No. 318 NAI DFA 2006/39

Confidential report from John W. Dulanty to Joseph P. Walshe (Dublin)
(No.58) (Secret) (Copy)

London, 25 October 1940

I learned from a well-informed friend that the danger of an invasion of Britain is regarded as remote. As a factor in the development of the war he thinks it now almost negligible. A neutral Ambassador in London told him that Goering recently urged a colleague of his – the Ambassador's – not to refer to the invasion when speaking to the Fuehrer. Their failure to invade Britain was a constant grief to him. They were bothered about the Fuehrer's health and they didn't want him to be aggravated by any reference to the invasion.

Notwithstanding what the newspapers might say he felt confident that America would not enter the war. This view was strongly held by the American Ambassador who is now on his way to Washington.

On the question of the defence against German air raids my friend said that from the reports of the experts the British Cabinet felt that they were now in a strong position about the daylight raids – 'Although an occasional raider may get through, in the daytime fighting we have the Germans whacked'. A deafening explosion and huge columns of smoke about 100 yards from this office (12.00 noon today) with women falling in Piccadilly from fright, no warning until 12.05, suggest that my friend was indulging in undue optimism in his use of the world 'Whacked'.1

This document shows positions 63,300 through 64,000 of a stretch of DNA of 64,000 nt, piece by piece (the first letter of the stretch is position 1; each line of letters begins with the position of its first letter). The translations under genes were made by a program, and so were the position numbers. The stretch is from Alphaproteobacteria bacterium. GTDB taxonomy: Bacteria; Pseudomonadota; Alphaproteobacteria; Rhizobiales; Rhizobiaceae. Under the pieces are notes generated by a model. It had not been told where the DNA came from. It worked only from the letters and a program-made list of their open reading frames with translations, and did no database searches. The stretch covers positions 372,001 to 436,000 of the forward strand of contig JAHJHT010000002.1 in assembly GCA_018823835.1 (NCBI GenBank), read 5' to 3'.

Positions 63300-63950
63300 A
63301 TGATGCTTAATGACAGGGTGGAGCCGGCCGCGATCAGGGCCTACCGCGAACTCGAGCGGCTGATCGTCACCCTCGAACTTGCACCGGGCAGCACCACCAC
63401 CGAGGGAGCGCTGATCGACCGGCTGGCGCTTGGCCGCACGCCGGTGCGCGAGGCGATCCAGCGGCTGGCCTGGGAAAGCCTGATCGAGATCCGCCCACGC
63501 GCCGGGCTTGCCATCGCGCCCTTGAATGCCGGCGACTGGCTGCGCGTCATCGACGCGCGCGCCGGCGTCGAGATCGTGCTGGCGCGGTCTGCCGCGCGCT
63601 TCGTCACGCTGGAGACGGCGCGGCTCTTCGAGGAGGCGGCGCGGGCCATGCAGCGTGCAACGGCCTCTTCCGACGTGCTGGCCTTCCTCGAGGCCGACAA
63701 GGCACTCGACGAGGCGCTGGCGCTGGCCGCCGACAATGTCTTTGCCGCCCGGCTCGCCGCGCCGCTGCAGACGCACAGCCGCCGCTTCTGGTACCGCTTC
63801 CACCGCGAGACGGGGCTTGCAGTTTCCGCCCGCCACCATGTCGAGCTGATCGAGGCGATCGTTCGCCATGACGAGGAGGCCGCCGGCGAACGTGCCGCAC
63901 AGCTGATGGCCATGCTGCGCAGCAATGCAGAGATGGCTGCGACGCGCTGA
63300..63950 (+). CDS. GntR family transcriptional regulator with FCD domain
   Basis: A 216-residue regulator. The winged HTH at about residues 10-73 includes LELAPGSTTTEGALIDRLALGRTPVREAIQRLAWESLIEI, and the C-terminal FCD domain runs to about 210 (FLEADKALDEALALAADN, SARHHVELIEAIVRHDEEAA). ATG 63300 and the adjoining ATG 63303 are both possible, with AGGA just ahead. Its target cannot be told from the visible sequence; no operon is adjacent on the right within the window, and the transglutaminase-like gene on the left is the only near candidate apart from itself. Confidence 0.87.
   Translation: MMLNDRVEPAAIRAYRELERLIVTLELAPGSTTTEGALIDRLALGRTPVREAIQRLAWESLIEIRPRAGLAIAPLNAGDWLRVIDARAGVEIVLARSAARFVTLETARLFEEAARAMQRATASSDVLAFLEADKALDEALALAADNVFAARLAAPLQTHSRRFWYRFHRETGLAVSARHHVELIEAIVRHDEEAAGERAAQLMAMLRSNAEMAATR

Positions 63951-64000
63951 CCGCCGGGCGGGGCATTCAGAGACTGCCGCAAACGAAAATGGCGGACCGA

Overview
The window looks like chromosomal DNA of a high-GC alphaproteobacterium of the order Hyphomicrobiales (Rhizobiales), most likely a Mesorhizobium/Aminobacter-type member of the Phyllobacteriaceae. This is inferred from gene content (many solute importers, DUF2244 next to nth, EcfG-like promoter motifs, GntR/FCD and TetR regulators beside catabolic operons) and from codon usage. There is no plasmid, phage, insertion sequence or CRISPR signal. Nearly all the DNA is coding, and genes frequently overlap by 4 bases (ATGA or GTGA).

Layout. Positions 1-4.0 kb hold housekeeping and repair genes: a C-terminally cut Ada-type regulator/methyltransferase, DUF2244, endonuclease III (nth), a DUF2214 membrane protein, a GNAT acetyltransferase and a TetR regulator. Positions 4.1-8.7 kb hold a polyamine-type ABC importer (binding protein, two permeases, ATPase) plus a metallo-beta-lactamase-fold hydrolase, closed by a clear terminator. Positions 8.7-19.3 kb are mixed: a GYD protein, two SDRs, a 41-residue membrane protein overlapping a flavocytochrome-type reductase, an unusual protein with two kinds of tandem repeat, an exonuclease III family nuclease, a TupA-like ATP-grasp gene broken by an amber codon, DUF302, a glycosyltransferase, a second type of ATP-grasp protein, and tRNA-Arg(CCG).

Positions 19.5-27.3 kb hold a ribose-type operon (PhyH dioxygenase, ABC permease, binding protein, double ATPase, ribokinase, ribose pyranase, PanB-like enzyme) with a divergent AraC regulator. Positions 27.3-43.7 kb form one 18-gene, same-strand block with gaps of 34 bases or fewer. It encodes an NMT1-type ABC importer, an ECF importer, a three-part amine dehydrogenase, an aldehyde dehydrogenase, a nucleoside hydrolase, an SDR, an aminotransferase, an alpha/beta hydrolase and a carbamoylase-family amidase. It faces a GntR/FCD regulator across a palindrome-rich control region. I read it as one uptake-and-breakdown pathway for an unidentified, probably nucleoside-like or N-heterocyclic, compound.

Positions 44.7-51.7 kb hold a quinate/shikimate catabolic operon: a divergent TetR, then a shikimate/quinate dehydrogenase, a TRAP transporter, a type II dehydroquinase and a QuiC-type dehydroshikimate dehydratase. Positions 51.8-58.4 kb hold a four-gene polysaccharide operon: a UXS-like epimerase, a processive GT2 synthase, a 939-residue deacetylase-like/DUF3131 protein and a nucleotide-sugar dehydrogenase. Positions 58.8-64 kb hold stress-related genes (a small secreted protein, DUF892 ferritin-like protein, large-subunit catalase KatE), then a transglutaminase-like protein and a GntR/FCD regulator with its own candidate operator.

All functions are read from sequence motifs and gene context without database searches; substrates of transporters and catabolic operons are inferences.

The night raids presented of course a difficult problem, but the latest types of Spitfires, Hurricanes,2 and Defiants3 would be much more effective. The guns on the Spitfire and the Hurricane are in the forepart of the machine and can only fire frontwards. The Defiants have their guns in the tail and cannot therefore fire frontwards but the gun is movable and can fire backwards in rather more than a semi-circle from left to right, and, what is very important, can fire upwards or downwards. Their principal hope however is in the important technical developments for detection of enemy planes. This is done by radio projection. If the projection reaches nothing no indication is made on the dial in front of the pilot but if it does reach an aeroplane it returns to the pilot making a luminous spot about the size of a pocket watch on the dial in front of him. This is a definite location of the plane and the pilot is then able to follow it however dark the night and fight his adversary. I asked what would happen if this detector located a friendly instead of an enemy plane. The answer was that it shows a different kind of luminous sport on the pilot's dial. They were getting these radio detectors into their planes as quickly as possible and in a few months time they hope to have most of their planes so equipped. At present the radio projector was bringing down on an average an enemy plane once a week. By the turn of the year they hoped to see that number greatly increased. This week a British plane – Defiant – was able by its radio apparatus to detect a German bomber, followed it for 150 miles and by shooting from below brought it down near Liverpool.